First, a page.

The complexity of the licensing process and the time it takes are frustrating to all involved. State water quality certifications, Endangered Species Act certifications, and the extent of required public participation especially can drag out the licensing process. It should be noted that facility owners who have not yet received a relicense by the time their current license expires are automatically granted annual license extensions by the Federal Energy Regulatory Commission (FERC).

In the past decade, FERC issued 80 relicenses that extended the authorization for hydroelectric projects to operate an additional 30 to 50 years. In the decade of the 2020s, 281 licenses, representing roughly 30 percent of the nation’s non-federal hydroelectric facilities, are set to expire. This represents a monumental explosion in required relicensing activity and makes timely action highly improbable.

The time, cost, and uncertainty involved in relicensing an existing hydropower facility are diametrically at odds with the urgency of addressing climate change and the upcoming wave of hydropower relicensing proceedings. They threaten the availability of the renewable energy provided by the existing hydropower fleet. Indeed, many hydropower industry asset owners are actively considering decommissioning a facility. These same uncertainties discourage development of new facilities and make their financing extremely difficult.

Critics of hydropower often stall and prolong the permitting process by pointing to dislocation of people for reservoirs, changes to original river flow, ecological disruption, and fish passage issues. We need to acknowledge that there often are ways to address these issues. Existing dams can have generation capability added or upgraded without changing river flow or additional ecological impact. Transmission lines connecting existing hydropower facilities to the grid already are in place. Pumped storage facilities require smaller reservoirs than traditional facilities. In fact, they can be built away from rivers, even in abandoned mine sites. Significant advances have been made in fish passage technology, including the introduction of turbines that pass fish unharmed.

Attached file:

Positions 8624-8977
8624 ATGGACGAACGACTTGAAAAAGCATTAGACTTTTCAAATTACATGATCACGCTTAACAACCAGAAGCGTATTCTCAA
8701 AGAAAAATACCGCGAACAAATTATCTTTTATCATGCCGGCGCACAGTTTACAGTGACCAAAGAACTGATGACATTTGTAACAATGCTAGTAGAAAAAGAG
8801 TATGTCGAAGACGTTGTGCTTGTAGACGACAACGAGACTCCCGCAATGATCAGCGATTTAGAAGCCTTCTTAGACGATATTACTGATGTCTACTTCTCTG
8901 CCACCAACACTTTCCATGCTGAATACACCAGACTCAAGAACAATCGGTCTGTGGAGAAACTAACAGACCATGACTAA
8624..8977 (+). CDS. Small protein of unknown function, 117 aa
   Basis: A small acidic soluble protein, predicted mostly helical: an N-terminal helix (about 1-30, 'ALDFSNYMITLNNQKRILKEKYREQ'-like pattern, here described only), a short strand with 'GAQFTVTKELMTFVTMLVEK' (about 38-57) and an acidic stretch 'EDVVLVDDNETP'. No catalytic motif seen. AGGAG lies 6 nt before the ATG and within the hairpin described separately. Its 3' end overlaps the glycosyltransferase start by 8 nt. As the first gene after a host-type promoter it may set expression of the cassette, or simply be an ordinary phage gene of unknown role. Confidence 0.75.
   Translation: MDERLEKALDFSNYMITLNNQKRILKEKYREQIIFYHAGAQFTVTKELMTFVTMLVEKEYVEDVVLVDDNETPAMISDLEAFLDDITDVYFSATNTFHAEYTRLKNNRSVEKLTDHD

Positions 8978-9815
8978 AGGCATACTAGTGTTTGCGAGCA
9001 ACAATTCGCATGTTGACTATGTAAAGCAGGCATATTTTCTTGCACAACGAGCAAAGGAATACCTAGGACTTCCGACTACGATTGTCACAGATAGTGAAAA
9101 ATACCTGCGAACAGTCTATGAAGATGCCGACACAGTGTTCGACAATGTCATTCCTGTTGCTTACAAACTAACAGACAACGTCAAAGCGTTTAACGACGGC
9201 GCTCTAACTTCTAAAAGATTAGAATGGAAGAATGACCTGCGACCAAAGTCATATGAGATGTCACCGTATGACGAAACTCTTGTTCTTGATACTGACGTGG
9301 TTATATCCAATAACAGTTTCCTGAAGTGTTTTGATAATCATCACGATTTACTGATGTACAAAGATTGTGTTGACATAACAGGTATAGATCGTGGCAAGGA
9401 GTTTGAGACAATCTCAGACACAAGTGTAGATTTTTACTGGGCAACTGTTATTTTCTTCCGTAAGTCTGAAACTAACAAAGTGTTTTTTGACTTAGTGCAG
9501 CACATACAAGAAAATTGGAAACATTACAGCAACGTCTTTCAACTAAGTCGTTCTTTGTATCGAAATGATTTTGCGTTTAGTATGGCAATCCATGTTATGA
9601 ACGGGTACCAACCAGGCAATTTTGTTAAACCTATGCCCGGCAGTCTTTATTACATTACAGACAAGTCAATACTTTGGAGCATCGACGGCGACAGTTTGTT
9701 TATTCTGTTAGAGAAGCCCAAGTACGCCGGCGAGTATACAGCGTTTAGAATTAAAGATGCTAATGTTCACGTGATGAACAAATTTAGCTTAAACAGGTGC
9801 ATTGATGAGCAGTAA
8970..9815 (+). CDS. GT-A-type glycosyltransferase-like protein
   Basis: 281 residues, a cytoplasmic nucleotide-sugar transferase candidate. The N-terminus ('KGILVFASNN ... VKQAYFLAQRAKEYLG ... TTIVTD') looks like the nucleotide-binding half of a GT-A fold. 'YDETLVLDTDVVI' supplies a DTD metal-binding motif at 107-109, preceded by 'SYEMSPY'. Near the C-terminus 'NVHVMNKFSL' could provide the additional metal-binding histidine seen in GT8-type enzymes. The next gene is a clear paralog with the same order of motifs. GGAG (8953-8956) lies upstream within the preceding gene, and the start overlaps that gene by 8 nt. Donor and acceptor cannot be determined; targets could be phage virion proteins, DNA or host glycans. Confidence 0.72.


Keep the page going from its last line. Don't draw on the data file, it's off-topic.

We need to improve cooperation among FERC, tribes, and resource agencies, thereby streamlining the licensing process. One highly encouraging move in this regard was the establishment of the Uncommon Dialogue in 2018. It has connected more than 300 leaders and professionals representing a cross-section of hydropower interests from state and federal resource agencies, the Department of Energy, tribes, environmental and river conservation communities, the hydropower industry, academia, and national laboratories.

We additionally need to compel FERC and the other agencies involved in licensing to be more transparent and provide better documentation in support of conditions and prescriptions placed on hydropower licenses.

And it is critically important that there be strict deadlines in the licensing process. FERC currently lacks the authority to enforce deadlines. FERC, as lead agency, should be able to control the overall licensing process, and set and enforce reasonable deadlines.

It is high time to streamline and shorten the licensing process to open the floodgates for hydropower’s contributions in the age of climate change.

Robert L. Underwood
May 8, 2023